|Bill and I on Our Wedding Day - June 21st, 1980|
Recent life events have caused me to think more lately about the past, my relationships, wellness and illness, life, death, and all those things that tear us apart, tie us to one another, and bring us together.
In 1979 I met Bill. We were both frequenting the Younge Street Mission Evergreen, in Toronto Ontario. I was living around the corner of Gerrard Street and Younge, at the Women's Christian Temperance Union, because the rent was relatively affordable, and I needed a place to live, while I was attending school. You could only entertain gentlemen in the parlor, never upstairs in your room! Bill was living around High Park, on Roncesvalles Avenue, in a windowless, dark, one bedroom, basement apartment.
|On the right is the WCTU in 1956. It still looked the same in 1979. It was like going back in the past.|
While I was at the Mission one evening, before I'd met Bill, I heard a young man laugh out loud, such a great full laugh, which caused me to take immediate notice of him, and I said to myself, "Who the hell is this guy.?" He'd made such a strong impression on me. He was wearing a toque on his head, like the one Jack Nicholson wore in One Who Flew Over The Cuckoo's Nest. Jack was Bill's his favourite actor, and that was his favourite movie. I was later to find out exactly why.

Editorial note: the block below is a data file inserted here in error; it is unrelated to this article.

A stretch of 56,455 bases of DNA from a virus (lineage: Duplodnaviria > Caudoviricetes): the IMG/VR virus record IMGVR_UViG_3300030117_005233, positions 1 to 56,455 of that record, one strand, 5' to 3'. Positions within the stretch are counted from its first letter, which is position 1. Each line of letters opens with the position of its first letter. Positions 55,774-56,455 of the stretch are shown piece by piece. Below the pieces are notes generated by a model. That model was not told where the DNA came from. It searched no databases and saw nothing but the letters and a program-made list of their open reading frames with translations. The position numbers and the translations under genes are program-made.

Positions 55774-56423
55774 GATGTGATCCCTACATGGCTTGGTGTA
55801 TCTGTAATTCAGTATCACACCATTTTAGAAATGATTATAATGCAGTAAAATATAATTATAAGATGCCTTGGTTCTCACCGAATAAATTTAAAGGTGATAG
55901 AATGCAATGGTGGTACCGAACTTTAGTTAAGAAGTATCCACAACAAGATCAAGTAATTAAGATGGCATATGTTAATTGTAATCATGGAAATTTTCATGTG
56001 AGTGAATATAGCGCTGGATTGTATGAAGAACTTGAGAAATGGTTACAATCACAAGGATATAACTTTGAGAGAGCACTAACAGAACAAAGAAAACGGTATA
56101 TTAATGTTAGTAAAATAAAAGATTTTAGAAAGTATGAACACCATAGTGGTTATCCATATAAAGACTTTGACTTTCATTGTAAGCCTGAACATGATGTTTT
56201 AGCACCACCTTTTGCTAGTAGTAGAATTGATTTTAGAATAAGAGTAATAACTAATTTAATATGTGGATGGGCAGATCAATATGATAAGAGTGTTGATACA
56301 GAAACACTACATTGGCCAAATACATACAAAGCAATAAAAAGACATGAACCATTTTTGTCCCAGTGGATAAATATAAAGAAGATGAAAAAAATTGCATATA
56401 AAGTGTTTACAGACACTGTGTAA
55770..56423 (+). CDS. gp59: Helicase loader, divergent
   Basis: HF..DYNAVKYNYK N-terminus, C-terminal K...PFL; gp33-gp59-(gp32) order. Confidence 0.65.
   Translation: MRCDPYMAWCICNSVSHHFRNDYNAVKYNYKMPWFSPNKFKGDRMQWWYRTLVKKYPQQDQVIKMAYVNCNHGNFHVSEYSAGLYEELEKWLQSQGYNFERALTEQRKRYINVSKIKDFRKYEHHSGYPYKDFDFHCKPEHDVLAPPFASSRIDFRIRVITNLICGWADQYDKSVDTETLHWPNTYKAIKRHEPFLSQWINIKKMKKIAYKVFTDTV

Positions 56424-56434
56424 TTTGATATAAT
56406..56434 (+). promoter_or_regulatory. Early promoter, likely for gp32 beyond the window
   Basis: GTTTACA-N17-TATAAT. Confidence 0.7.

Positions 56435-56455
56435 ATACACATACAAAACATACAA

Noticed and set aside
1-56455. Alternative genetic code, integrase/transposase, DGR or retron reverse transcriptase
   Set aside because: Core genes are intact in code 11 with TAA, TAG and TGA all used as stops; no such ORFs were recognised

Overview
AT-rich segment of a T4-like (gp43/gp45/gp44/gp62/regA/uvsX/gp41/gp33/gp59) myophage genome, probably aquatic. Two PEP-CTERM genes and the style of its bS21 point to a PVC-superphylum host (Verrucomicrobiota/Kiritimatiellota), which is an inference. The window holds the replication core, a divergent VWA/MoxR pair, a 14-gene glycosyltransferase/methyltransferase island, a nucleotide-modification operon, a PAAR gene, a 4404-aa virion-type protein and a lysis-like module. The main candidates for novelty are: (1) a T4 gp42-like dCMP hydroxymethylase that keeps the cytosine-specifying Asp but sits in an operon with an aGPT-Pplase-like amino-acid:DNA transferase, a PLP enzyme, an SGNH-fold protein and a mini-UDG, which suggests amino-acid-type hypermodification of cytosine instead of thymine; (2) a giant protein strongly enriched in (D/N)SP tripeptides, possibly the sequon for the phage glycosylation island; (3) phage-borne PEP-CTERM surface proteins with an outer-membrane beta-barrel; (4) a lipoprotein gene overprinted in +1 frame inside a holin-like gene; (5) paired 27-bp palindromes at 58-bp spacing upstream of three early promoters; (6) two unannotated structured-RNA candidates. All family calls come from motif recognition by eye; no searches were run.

We began dating, and after a very short period of time Bill became my husband, and then quickly became, my late husband, as he suffered with Paranoid Schizophrenia and Brittle Diabetes from the age of 16, and was an out-patient at the Clark Institute in Toronto for ten years. Our first date was spent in the outpatients at Saint Michael's Hospital.
Bill was an extremely caring, compassionate, creative person, a writer, with a great love of music, and wicked sense of humour. He was very intelligent, and could relate to any one, especially to street people. Everyone loved Bill.
I have known many creative artists who have mental disorders of some sort. I really don't know if there is a connection between the two, or simply that mental illness is more common than society cares to acknowledge, because it's frightening, if we don't understand. When it comes to any disease, many people go into denial.
“We do not have to visit a madhouse to find disordered minds; our planet is the mental institution for the universe.” - Göethe
I don't know if the correlation between mental health and artists is so important, but what I do know, is that it is essential that people need to talk about it, so we can get educated, and change the stigma and misunderstanding attached to mental illness. The silence and stigma surrounding the topic is what is not only crazy, but so very destructive and threatening to peoples lives, more so than the illness itself.
I found a site today about bipolar artists that is very informative, compelling and worthwhile checking out.
This information I found on line from Public Health Agency of Canada site